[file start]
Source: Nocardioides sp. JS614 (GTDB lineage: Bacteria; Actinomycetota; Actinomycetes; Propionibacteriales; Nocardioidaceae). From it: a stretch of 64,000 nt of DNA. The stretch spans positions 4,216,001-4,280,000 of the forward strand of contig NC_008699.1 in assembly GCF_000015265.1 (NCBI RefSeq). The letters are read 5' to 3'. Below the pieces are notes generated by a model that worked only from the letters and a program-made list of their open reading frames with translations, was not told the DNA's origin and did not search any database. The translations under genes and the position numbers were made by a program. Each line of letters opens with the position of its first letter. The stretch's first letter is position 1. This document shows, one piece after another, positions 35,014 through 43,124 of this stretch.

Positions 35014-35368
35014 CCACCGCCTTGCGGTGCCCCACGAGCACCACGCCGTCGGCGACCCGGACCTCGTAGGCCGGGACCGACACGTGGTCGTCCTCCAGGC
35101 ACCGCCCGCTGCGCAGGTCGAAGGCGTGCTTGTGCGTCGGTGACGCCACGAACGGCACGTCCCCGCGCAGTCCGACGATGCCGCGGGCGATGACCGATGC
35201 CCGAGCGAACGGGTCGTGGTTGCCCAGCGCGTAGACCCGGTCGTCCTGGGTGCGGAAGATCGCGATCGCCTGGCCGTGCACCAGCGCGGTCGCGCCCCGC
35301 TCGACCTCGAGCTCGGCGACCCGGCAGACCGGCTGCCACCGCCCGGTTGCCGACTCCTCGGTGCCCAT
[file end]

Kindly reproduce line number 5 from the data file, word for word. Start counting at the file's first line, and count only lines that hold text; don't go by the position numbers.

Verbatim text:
35201 CCGAGCGAACGGGTCGTGGTTGCCCAGCGCGTAGACCCGGTCGTCCTGGGTGCGGAAGATCGCGATCGCCTGGCCGTGCACCAGCGCGGTCGCGCCCCGC